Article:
On the software side, he borrows heavily from the tools used for lip syncing computer-drawn characters. He created virtual versions of the five servo motors in Adobe Animate and manipulates them to define the different lip shapes. Animate then does the interpolation between the different shapes, producing the servo positions needed for each frame. He uses an AS3 script to send those positions off to an Arduino. An Arduino sketch then uses the Firmata library to receive the positions and move the servos. The result is entirely convincing as you can see in the trailer below. We’ve also included a video which summarizes the iterations he went through to get to the finished Billy Whiskers or just check out his detailed website.

[Jame’s] work shows that there many ways to do stop motion animation, perhaps a part of what makes it so much fun. One of those ways is to 3D print a separate object for each character shape. Another is to make paper cutouts and move them around, which is what [Terry Gilliam] did for the Monty Python movies. And then there’s what many of us did when we first got our hands on a camera, move random objects around on our parent’s kitchen table and shoot them one frame at a time.

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A YouTube Subscriber Counter With A Tetris Twist

When it comes to YouTube subscriber counters, there’s not much wiggle room for creativity. Sure, you can go with Nixies or even more exotic displays, but in the end a counter is just a bunch of numbers.

But [Brian Lough] found a way to jazz things up with this Tetris-playing YouTube sub counter. For those of you not familiar with [Brian]’s channel, it’s really worth a watch. He tends toward long live-stream videos where he works on one project for a marathon session, and there’s a lot to learn from peeking over his virtual shoulder. This project stems from an earlier video, posted after the break, which itself was a condensation of several sessions hacking with the RGB matrix that would form the display for this project. He’s become enamored of the cheap and readily-available 64×32 pixel RGB displays, and borrowing an idea from Mc Lighting author [toblum], he decided that digits being assembled from falling Tetris blocks would be a nice twist. [Brian] had to port the Tetris-ifying code to Arduino before getting the ESP8266 to do the work of getting the subs and updating the display. We think the display looks great, and the fact that the library is open and available means that you too can add Tetris animations to your projects.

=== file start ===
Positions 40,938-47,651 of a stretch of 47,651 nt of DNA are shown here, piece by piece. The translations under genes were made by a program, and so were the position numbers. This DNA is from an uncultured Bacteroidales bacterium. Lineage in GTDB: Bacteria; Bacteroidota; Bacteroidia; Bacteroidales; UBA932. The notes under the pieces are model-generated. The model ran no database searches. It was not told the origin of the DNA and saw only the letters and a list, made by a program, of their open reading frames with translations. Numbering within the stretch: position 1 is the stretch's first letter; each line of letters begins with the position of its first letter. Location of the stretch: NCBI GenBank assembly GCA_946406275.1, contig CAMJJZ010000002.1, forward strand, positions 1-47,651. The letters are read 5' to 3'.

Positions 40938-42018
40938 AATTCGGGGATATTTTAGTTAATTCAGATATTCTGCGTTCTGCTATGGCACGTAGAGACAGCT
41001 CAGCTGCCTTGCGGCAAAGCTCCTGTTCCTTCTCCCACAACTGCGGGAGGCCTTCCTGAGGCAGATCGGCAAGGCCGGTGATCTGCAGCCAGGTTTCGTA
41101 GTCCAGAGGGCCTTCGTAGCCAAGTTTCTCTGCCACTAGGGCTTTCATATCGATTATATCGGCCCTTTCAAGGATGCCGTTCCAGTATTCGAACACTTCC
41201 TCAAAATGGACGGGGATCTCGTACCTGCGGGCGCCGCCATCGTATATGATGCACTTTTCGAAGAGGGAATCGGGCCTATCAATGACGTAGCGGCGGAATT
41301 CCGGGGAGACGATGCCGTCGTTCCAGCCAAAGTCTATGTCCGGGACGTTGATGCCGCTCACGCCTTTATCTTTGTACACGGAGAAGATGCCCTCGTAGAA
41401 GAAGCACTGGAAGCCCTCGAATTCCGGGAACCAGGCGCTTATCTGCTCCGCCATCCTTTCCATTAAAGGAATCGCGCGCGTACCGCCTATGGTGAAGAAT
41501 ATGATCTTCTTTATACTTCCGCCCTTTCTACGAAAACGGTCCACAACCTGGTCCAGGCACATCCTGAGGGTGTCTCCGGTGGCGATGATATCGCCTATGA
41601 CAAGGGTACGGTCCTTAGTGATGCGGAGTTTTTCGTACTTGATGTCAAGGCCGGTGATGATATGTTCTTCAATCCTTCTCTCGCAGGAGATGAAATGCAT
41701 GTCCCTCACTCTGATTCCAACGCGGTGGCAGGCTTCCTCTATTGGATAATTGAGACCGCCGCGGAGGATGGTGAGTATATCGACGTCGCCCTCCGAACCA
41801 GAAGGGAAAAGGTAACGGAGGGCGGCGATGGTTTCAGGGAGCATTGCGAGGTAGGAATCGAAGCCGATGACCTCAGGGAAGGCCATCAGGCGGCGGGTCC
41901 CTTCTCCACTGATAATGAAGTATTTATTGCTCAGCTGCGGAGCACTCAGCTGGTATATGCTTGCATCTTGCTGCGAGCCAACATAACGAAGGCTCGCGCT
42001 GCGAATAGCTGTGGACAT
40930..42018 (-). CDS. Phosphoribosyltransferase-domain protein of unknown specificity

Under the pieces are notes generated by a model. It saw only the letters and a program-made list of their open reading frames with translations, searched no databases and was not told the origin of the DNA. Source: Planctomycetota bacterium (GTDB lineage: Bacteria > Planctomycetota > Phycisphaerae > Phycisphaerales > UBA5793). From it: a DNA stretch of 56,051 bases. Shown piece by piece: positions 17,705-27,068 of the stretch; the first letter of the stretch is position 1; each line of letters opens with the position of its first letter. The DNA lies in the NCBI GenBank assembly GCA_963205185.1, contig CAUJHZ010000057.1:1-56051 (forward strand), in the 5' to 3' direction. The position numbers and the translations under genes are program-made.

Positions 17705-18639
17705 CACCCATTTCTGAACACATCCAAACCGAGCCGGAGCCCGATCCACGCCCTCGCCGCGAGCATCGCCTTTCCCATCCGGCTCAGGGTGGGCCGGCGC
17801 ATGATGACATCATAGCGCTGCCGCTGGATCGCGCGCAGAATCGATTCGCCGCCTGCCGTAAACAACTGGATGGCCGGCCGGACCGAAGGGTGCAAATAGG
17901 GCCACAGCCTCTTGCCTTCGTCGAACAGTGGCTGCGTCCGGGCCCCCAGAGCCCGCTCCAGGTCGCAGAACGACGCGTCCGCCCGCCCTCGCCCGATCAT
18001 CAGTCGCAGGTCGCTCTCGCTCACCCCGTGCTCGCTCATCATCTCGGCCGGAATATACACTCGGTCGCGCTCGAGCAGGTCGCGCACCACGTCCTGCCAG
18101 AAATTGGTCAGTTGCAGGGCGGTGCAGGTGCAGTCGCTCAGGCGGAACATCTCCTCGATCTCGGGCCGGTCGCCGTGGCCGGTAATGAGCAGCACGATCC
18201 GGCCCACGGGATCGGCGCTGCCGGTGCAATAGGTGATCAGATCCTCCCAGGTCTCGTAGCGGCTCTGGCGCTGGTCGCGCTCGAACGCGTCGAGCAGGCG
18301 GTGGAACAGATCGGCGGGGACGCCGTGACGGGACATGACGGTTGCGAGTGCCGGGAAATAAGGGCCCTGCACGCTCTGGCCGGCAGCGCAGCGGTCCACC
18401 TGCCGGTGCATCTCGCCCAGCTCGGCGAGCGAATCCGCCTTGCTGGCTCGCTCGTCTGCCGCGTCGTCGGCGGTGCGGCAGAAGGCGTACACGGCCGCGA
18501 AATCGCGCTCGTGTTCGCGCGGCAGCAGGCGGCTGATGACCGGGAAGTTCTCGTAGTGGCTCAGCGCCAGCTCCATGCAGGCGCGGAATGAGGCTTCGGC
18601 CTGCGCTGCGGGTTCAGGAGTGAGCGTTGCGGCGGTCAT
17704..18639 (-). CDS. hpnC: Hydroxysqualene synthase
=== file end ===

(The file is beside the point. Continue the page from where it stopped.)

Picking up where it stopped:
None of this is to say that more traditional sub counters can’t be cool too. From a minimalist display to keeping track of all your social media, good designs are everywhere. And adding a solid copper play button is a nice touch too.

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Buttery Smooth Fades with the Power of HSV

In firmware-land we usually refer to colors using RGB. This is intuitively pleasing with a little background on color theory and an understanding of how multicolor LEDs work. Most of the colorful LEDs we are use not actually a single diode. They are red, green, and blue diodes shoved together in tight quarters. (Though interestingly very high end LEDs use even more colors than that, but that’s a topic for another article.) When all three light up at once the emitted light munges together into a single color which your brain perceives. Appropriately the schematic symbol for an RGB LED without an onboard controller typically depicts three discrete LEDs all together. So it’s clear why representing an RGB LED in code as three individual values {R, G, B} makes sense. But binding our representation of color in firmware to the physical system we accidentally limit ourselves.

The inside of an RGB LED

Last time we talked about color spaces, we learned about different ways to represent color spatially. The key insight was that these models called color spaces could be used to represent the same colors using different groups of values. And in fact that the grouped values themselves could be used to describe multidimensional spacial coordinates. But that post was missing the punchline. “So what if you can represent colors in a cylinder!” I hear you cry. “Why do I care?” Well, it turns out that using colorspace can make some common firmware tasks easier. Follow on to learn how!